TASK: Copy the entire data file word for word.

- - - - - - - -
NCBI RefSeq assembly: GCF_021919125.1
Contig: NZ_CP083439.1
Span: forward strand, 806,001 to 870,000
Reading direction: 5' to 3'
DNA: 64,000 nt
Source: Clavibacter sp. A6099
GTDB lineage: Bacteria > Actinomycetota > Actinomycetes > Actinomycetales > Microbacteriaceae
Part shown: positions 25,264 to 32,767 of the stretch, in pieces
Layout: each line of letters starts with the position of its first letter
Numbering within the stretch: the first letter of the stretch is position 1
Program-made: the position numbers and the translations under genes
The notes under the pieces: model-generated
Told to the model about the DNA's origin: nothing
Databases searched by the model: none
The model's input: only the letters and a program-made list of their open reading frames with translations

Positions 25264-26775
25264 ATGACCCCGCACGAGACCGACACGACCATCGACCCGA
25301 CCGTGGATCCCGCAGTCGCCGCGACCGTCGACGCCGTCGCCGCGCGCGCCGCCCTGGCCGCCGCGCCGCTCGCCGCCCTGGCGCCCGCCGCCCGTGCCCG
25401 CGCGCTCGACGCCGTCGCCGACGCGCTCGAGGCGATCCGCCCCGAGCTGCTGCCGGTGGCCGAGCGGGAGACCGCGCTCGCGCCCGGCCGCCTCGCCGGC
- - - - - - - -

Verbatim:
NCBI RefSeq assembly: GCF_021919125.1
Contig: NZ_CP083439.1
Span: forward strand, 806,001 to 870,000
Reading direction: 5' to 3'
DNA: 64,000 nt
Source: Clavibacter sp. A6099
GTDB lineage: Bacteria > Actinomycetota > Actinomycetes > Actinomycetales > Microbacteriaceae
Part shown: positions 25,264 to 32,767 of the stretch, in pieces
Layout: each line of letters starts with the position of its first letter
Numbering within the stretch: the first letter of the stretch is position 1
Program-made: the position numbers and the translations under genes
The notes under the pieces: model-generated
Told to the model about the DNA's origin: nothing
Databases searched by the model: none
The model's input: only the letters and a program-made list of their open reading frames with translations

Positions 25264-26775
25264 ATGACCCCGCACGAGACCGACACGACCATCGACCCGA
25301 CCGTGGATCCCGCAGTCGCCGCGACCGTCGACGCCGTCGCCGCGCGCGCCGCCCTGGCCGCCGCGCCGCTCGCCGCCCTGGCGCCCGCCGCCCGTGCCCG
25401 CGCGCTCGACGCCGTCGCCGACGCGCTCGAGGCGATCCGCCCCGAGCTGCTGCCGGTGGCCGAGCGGGAGACCGCGCTCGCGCCCGGCCGCCTCGCCGGC